The broad outlines of Richard Lovelace’s life are easy enough to sketch, but when it comes to filling in the details, much remains conjectural. Born in 1618 either at the family manor of Bethersden, Woolwich, Kent, or in Holland, Lovelace was the eldest son of Sir William Lovelace and his wife, Anne (Barne). (The Woolwich church register does not commence until 1663.) His mother spent some time in Holland, where his father served under Sir Horace Vere and was later killed at the siege of Groll in 1627. Her references to her son Richard in her will make it seem likely that he was born while she was with her husband in the Low Countries.
Richard had four brothers, Thomas, Francis, William, and Dudley (the last of whom was responsible for seeing Lucasta: Posthume Poems through the press after his brother’s death), and three sisters, Anne, Elizabeth, and Johanna. There are no records of Lovelace’s childhood. In January, 1630, Lady Lovelace married Jonathan Brown or Browne of London, doctor of laws, and it may be presumed that the family’s fortunes were enhanced as a result. The poet was educated at Charterhouse and entered Gloucester Hall, now Worcester College, Oxford, as a gentleman commoner in 1634.
By all accounts, the young scholar was handsome and amiable. In his second year, according to Anthony à Wood, a not very reliable authority in the case of Lovelace, he attracted the attention of an eminent lady of the queen, who prevailed on the archbishop of Canterbury, then chancellor of the university, to have him awarded a master of arts, though he was only of two years’ standing. The following year, Lovelace was at Cambridge University, where he met several young men then in residence who were to contribute commendatory verses to Lucasta twelve years later; among them was Andrew Marvell.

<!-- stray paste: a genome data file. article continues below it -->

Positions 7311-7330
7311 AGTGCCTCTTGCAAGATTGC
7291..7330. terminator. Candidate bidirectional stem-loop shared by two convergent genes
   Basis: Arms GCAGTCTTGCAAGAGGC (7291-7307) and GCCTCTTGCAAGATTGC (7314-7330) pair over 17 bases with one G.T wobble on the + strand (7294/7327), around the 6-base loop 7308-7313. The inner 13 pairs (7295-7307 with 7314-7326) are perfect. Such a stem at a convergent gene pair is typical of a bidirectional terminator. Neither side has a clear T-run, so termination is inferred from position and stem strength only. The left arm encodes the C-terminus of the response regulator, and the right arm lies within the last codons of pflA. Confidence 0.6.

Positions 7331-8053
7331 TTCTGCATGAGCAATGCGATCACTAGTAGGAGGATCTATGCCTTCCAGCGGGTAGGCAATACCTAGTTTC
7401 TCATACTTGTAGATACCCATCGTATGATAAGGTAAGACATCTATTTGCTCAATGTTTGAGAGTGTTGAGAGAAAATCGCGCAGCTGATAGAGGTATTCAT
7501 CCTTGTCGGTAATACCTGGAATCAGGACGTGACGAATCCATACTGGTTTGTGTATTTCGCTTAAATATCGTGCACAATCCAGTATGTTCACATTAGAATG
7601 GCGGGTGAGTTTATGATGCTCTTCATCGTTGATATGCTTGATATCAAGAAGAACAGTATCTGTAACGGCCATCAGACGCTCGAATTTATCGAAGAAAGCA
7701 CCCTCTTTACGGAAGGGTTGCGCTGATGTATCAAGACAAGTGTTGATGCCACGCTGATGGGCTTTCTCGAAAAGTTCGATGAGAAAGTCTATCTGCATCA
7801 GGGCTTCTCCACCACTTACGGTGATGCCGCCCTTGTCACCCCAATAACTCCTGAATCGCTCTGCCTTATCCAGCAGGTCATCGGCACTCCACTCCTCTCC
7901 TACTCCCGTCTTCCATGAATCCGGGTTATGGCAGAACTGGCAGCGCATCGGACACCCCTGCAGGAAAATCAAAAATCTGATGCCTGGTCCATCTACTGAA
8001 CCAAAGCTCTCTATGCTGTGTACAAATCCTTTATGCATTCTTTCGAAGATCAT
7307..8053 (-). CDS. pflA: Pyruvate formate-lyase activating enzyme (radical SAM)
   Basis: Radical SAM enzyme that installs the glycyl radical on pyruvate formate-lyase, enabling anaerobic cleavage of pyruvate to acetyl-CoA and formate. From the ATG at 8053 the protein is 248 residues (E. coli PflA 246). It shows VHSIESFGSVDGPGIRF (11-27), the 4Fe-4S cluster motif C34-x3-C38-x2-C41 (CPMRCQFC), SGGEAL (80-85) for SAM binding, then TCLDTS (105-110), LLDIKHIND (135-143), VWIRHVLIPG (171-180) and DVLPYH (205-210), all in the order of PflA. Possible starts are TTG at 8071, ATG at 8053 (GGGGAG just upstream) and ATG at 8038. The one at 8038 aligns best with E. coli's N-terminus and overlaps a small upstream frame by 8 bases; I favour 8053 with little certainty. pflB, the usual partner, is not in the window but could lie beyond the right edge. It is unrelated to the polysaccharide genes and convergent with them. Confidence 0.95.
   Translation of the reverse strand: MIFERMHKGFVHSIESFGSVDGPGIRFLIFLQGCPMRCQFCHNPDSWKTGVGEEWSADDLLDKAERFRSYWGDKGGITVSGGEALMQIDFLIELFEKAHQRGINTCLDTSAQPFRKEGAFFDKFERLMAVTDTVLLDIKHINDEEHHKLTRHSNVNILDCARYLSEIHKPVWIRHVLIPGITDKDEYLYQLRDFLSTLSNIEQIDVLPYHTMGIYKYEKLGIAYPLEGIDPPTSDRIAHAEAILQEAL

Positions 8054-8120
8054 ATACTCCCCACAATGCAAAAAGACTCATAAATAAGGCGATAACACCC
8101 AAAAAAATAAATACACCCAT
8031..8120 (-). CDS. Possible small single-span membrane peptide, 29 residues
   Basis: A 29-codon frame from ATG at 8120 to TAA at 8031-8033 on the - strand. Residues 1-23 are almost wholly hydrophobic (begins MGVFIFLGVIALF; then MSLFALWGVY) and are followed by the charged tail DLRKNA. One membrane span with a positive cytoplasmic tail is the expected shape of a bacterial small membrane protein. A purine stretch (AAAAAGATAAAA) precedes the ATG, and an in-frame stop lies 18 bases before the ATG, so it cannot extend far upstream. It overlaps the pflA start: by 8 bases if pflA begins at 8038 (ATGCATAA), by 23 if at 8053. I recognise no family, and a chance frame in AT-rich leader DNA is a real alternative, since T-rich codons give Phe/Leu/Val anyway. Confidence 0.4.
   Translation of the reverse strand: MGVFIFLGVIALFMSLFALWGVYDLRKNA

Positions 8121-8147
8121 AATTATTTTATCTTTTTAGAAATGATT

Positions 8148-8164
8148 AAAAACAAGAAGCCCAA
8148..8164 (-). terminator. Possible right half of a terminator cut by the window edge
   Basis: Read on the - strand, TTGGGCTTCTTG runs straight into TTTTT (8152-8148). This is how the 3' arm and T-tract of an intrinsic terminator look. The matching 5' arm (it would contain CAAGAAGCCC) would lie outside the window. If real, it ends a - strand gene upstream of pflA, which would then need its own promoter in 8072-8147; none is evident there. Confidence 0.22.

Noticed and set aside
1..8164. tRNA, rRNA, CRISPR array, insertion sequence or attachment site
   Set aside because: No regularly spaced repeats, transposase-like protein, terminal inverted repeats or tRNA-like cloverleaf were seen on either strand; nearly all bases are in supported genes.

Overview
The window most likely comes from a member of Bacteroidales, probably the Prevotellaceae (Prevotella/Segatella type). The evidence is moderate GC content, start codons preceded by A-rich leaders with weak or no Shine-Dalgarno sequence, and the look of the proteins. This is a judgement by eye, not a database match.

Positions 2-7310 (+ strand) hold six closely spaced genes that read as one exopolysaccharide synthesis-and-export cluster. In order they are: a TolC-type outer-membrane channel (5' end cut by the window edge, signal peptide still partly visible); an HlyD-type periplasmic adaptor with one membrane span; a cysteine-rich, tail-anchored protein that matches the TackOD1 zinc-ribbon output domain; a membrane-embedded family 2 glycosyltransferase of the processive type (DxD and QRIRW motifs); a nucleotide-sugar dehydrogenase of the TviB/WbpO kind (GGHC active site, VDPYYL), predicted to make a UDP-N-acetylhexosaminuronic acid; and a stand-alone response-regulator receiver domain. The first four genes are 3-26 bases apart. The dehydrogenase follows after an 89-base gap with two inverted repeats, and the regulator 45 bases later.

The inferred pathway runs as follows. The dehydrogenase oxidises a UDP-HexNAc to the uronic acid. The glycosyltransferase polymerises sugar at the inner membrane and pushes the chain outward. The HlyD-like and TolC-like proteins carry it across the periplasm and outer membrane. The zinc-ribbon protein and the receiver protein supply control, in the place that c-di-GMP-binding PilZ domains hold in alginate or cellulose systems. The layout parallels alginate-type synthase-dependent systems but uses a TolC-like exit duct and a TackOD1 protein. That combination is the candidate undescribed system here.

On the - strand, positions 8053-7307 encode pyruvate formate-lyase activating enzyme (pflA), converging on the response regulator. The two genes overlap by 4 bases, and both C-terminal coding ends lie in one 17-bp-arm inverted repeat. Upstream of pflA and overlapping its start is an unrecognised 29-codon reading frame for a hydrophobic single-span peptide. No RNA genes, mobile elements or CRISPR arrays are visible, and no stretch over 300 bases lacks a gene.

Upon leaving the university, Lovelace joined the court, where he attracted the attention of George, Lord Goring, later earl of Norwich, and was sent by him as an ensign in the first expedition against the Scots in 1639, under the earl of Northumberland. During the second of these ineffectual campaigns, he was commissioned captain. Although he apparently wrote the tragedy titled The Soldier during the second campaign, the only direct reference to the Scottish campaigns is the drinking song “To General Goring, after the pacification of Berwick.” Among those who rode northward with Lovelace was the poet Sir John Suckling, whose “Ballad upon a Wedding” is traditionally thought to address Lovelace, although there is little, if any, substantive evidence for the attribution.
Following the Scottish campaigns, Lovelace returned to Kent and took possession of the family estates. In late April, 1642, he helped deliver the Kentish Petition to the House of Commons, for which he was confined in prison for perhaps as long as two months. The petitioners could not have hoped for any response less severe, especially as a similar petition of the previous month on behalf of the bishops and the liturgy had been ordered burned by the common hangman. In June, Lovelace was released on bail from his confinement, provided he remain in close communication with the Speaker of the House. Although he was forbidden to take an active role in the struggle between the king and Parliament, he outfitted his brothers Francis and William with men and money to aid the royalist cause and arranged for his younger brother, Dudley, to study tactics and fortification in Holland.
Lovelace probably spent the greater part of the years 1643-1646 in Holland and France. His departure may have occasioned the lyric “To Lucasta, going beyond the seas.” In Holland, he presumably learned the language and acquired an appreciation of the world of art then flourishing, with Rembrandt at the height of his powers. Lovelace was present at the siege of Dunkirk in 1646, where he was wounded. A year later, he was back in London and was admitted with the Dutch-born portraitist Peter Lely to the...
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